First historical evidence of a significant Mt. Etna eruption in 1224
By Emanuela Guidoboni and Cecilia Ciuccarelli
Journal of Volcanology and Geothermal Research, Vol.4 No.178 (2008)
Abstract: The 1224 Mt. Etna eruption is a signiﬁcant event both in terms of the mass of erupted materials and because it involved the lower eastern slope of the volcano, reaching down to the sea. Nevertheless, it is unknown to current historical catalogues. According to the historical sources, only two other lava ﬂows actually reached as far as the sea: in 396 BC, just north of the present-day inhabited area of Acireale, according to the geological data alone, and in 1669, when the lava covered the south-eastern ﬂank of Mt. Etna and damaged Catania. We present and discuss the two medieval sources that attest to the eruption of 1224 and make available the original texts. Furthermore, through the close analysis of the historical and topographic context of the Etna area, taking account of the roads and ports in the early 13th century, we have tried to single out the possible area of the lava’s outlet into the sea in 1224 on historical grounds. A repeat of an eruption similar to that of 1224 would have a serious impact to day as the coast is densely populated.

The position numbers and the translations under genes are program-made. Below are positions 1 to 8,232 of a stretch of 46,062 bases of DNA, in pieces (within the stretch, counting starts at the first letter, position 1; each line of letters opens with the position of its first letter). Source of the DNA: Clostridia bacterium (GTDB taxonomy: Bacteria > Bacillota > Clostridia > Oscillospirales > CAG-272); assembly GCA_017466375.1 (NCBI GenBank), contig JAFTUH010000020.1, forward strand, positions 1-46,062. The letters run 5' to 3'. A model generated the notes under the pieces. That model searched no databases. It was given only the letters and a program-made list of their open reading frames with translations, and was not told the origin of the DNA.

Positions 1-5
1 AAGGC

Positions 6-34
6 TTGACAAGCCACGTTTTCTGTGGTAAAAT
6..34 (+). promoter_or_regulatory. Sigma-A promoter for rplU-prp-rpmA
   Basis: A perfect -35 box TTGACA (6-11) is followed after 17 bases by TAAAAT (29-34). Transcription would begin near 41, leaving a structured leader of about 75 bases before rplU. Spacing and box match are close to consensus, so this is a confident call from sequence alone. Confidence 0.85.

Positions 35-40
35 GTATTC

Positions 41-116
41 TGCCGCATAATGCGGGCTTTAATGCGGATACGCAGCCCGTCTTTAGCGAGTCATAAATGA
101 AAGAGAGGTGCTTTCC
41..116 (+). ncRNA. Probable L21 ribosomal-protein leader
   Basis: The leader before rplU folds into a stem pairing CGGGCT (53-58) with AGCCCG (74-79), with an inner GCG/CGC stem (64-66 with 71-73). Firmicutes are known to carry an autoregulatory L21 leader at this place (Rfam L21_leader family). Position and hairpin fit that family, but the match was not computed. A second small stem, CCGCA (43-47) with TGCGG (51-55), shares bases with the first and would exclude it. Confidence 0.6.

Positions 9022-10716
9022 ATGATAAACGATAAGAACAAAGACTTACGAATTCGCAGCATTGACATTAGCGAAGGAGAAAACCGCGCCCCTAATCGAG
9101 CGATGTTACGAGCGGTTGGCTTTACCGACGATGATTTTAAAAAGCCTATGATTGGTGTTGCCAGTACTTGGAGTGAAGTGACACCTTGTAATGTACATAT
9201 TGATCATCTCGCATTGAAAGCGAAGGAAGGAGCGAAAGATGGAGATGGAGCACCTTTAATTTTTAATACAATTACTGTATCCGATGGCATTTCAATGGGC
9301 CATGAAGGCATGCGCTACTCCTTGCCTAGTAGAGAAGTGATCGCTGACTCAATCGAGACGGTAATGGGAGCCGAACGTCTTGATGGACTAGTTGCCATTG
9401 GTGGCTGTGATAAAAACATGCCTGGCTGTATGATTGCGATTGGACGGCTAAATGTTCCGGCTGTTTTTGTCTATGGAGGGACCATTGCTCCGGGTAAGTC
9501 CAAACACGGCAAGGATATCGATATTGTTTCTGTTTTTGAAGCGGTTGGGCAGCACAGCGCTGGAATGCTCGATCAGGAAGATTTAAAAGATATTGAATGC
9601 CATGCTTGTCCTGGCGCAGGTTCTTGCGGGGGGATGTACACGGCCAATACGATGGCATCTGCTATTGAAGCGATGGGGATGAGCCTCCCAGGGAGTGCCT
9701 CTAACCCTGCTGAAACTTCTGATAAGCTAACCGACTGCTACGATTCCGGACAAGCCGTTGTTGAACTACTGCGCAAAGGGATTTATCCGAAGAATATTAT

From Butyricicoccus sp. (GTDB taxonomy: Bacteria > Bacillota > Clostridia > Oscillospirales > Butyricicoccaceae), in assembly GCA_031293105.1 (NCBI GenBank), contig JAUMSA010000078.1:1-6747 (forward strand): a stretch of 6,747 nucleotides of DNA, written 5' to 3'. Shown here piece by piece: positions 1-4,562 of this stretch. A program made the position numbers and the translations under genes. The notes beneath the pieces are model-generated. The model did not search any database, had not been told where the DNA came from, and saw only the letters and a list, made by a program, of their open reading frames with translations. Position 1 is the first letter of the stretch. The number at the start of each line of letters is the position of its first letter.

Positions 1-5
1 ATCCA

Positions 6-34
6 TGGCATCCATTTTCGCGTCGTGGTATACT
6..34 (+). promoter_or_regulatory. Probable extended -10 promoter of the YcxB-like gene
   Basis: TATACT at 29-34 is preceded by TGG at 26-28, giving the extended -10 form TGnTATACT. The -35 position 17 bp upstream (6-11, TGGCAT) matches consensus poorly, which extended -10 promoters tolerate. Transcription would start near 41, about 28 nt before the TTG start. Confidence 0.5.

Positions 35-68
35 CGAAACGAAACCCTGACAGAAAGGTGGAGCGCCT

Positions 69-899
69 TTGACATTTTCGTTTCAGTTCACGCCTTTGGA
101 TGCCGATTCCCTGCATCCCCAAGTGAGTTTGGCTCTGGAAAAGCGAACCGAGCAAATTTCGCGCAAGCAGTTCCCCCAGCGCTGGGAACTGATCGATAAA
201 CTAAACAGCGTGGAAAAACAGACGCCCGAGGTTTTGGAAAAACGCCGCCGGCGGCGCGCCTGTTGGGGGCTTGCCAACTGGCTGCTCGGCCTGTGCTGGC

Introduction: Etna has been an active volcano ever since ancient times and the history of its activity has been reconstructed by scholars and subsequently by volcanologists, starting from the end of the 18th century up to the present day. Although more than a hundred eruptions from the 7th century BC to the 19th century have been reported in current catalogues, only about a dozen eruptions are dated prior to 1284 AD. Catalogue data currently combine: 1) historical evidence, that is, evidence based on written texts; and 2) evidence based on archeomagnetic and paleomagnetic dating. Often, however, the latter dates are not entirely independent of the historical data.